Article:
Kory Stamper – “Word by Word” – essays from a dictionary-maker

Jess Phillips – “Everywoman” – the wonderful Labour MP’s life story and life lessons for us all

Francis Brett Young – “White Ladies” – man falls in love with house

Nick Baker – “Rewild” – helps us reconnect with nature (link leads to a short review linked to my Shiny New Books review)

Amber Reeves – “A Lady and her Husband” – I loved this story of a woman’s re-animation at the advanced age of [my age] when she has a Project

Simon Armitage – “Walking Away” – in which he walks in Somerset, Devon and Cornwall

Elois Jarvis McGraw – “Greensleeves” – how I loved this re-printed coming of age tale!

Bill McKibben – “Radio Free Vermont” – unputdownable satirical tale with a big heart and a positive message

Did you read any of these and love them as much as I did? Five fiction, five non-fiction; the non-fiction modern, the fiction mid-20th-century, with a Persephone and a Furrowed Middlebrow reprint among them – sounds about right!

State of the TBR January 2018

You will have hopefully already seen my TBR snapshots from 2017. And the Christmas Acquisitions. Here’s the full horror (the Pile has moved down to Mr Liz’s section of the shelves; it remains the same as always):

Just to be clear, the Rough Trade one used to be the end of the front shelf, so everything right of that used to be on the back shelf and has moved forward to join the front to fit the Christmas Haul in. Oops.

I’ve just finished “Happiness for Humans” by P.J. Reizin, a NetGalley read published this week which was a wonderfully fun and exciting tale of AI beings messing with human beings’ lives, a real page-turner.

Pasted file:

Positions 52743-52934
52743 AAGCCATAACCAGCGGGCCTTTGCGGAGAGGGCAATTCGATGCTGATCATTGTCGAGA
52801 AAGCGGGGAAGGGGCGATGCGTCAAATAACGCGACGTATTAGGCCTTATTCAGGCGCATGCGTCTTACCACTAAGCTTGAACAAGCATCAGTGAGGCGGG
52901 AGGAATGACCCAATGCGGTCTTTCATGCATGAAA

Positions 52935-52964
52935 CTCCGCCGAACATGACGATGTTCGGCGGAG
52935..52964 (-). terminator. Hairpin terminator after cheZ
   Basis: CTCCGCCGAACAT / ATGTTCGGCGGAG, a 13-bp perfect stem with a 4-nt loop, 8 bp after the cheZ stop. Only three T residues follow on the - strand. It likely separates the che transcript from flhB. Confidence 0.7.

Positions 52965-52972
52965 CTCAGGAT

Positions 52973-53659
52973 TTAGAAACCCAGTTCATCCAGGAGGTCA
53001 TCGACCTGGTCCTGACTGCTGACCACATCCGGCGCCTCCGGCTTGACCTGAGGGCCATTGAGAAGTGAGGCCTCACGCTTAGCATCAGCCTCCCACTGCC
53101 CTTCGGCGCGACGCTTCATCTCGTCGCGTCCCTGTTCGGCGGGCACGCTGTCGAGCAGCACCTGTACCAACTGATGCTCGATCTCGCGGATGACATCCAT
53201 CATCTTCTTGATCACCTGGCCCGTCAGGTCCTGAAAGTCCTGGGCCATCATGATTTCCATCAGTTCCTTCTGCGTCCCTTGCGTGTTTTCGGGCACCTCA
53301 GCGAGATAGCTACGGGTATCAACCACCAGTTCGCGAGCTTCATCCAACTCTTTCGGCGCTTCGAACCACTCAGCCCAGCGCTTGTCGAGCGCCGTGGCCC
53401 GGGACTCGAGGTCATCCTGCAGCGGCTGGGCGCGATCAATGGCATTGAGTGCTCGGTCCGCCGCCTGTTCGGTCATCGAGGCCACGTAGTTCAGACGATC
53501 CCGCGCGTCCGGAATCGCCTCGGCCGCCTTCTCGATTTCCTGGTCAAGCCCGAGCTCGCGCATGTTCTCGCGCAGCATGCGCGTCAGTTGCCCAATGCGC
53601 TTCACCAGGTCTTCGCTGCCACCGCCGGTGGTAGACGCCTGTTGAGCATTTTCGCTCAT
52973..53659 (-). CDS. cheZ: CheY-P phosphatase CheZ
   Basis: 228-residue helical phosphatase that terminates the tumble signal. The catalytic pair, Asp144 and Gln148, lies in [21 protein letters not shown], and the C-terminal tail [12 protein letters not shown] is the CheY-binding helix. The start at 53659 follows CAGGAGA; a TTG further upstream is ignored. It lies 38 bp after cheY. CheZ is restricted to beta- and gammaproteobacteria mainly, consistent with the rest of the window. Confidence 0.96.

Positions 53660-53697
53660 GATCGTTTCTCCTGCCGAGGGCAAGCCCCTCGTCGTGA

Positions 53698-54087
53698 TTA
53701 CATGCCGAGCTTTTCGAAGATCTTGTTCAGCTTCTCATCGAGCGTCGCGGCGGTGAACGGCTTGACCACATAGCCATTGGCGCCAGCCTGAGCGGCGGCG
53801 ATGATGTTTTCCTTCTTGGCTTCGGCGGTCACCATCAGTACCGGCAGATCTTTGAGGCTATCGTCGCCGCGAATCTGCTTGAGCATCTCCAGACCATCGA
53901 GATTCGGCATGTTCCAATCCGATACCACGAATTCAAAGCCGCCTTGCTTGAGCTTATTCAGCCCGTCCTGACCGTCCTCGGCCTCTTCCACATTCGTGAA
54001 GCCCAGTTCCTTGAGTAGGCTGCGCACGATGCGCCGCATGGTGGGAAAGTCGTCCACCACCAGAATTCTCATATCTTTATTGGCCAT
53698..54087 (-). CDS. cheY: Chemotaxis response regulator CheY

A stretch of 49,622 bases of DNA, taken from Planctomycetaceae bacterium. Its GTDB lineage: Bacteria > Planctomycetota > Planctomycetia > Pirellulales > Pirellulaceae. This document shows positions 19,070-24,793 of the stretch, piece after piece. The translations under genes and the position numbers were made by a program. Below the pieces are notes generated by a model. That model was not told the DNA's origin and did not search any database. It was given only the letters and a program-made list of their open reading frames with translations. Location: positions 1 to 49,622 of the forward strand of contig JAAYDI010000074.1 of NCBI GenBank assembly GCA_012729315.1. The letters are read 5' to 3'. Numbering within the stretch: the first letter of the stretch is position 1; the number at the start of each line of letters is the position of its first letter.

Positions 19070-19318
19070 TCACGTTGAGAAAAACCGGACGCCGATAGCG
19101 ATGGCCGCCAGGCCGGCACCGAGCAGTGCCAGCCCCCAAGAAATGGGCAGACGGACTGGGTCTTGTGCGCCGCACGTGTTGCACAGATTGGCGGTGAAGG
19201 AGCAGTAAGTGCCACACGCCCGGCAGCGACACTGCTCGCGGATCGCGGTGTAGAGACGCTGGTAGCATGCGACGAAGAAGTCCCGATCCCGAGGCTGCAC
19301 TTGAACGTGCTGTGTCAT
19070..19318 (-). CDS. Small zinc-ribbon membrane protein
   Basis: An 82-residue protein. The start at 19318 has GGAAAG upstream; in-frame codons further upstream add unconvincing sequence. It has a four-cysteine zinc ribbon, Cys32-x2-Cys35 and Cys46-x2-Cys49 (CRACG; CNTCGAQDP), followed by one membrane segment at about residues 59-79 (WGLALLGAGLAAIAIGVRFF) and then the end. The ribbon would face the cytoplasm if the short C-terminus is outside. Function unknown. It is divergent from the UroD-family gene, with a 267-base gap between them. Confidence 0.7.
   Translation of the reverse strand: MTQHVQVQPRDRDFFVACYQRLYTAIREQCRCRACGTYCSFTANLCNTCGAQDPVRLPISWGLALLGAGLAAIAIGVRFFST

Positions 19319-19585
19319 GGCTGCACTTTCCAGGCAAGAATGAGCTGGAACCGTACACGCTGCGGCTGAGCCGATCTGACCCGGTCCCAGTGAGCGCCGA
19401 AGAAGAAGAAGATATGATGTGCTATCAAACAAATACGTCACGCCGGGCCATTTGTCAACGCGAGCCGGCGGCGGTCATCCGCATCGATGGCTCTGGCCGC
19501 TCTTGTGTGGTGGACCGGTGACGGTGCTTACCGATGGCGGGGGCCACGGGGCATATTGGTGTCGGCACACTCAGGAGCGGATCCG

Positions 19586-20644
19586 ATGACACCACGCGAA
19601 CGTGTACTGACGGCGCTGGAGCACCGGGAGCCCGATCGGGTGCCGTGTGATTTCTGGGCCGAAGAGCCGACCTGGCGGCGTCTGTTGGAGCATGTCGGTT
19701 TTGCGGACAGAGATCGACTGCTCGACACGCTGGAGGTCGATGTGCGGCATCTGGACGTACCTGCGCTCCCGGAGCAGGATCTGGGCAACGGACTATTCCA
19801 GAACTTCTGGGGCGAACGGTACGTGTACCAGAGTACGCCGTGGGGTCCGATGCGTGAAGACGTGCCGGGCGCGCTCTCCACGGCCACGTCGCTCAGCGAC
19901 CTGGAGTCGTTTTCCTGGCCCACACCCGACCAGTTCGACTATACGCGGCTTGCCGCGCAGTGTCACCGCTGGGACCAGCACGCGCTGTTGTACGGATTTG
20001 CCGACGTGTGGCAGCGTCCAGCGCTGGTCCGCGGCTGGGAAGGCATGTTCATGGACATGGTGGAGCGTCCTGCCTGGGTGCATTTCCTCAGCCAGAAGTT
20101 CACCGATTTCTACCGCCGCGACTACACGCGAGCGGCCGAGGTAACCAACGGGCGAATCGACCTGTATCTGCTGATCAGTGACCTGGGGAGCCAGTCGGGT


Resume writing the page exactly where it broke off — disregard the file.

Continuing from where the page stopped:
I’m currently reading Matthew Syed’s “Bounce”, which is about the role of practice rather than talent in a whole range of achievements, with a lot about sport, and David Goldblatt’s “The Games” which is a rather large history of the Olympics, and very readable and interesting.

Next up have to be these two, once Iris Murdoch’s “The Sandcastle” (see below and my preview post) as they are to be reviewed for Shiny New Books. I am looking forward to getting into Gordon Brown’s autobiography and finding out more about virtual reality.

After all those, I hope I’ll get to this little section of non-fiction fun and important fiction, from Springsteen’s bio through Sue Perkins’ to living Danishly and unfrazzledly (that’s a word, right), finding out about islands and going into the history of the iconic Rough Trade record label and shop. I really hope I’ll get through a few of these as they’ve been taunting me from the shelf for a while now.

I only have seven books on my NetGalley TBR at the moment, and none due out soon – six from last year and one publishing in April this year. So I think I can concentrate on print books, although I did download some other things onto the Kindle …

First book of the year

Sheila over at Book Journey does a fun post at the start of each year where she has people send in pics of themselves with their first book of the year (I’m taking this as the first book I’ll be starting). Can you spot me in her post?

What are you reading first this year? Did you come to a nice stop at the end of a book and the end of the year? I failed mightily in that one!

A year in first lines

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I think I read about this first on Beyond Eden Rock: write a blog post composed of the first lines of the first blog post of each month. I think I did this last year in this way, too, sharing instead images of my waxing and waning (OK, waxing) TBR! Watch as books work their way to the top (front left) and disappear … very slowly! Links on the month names give you the actual posts and more detail.

January

February

March

TBR shelf March 2017

April

To be read April 2017

May

June

July

August

September

October

November

 

December

I thought this was quite fun: I hope you enjoyed it, too!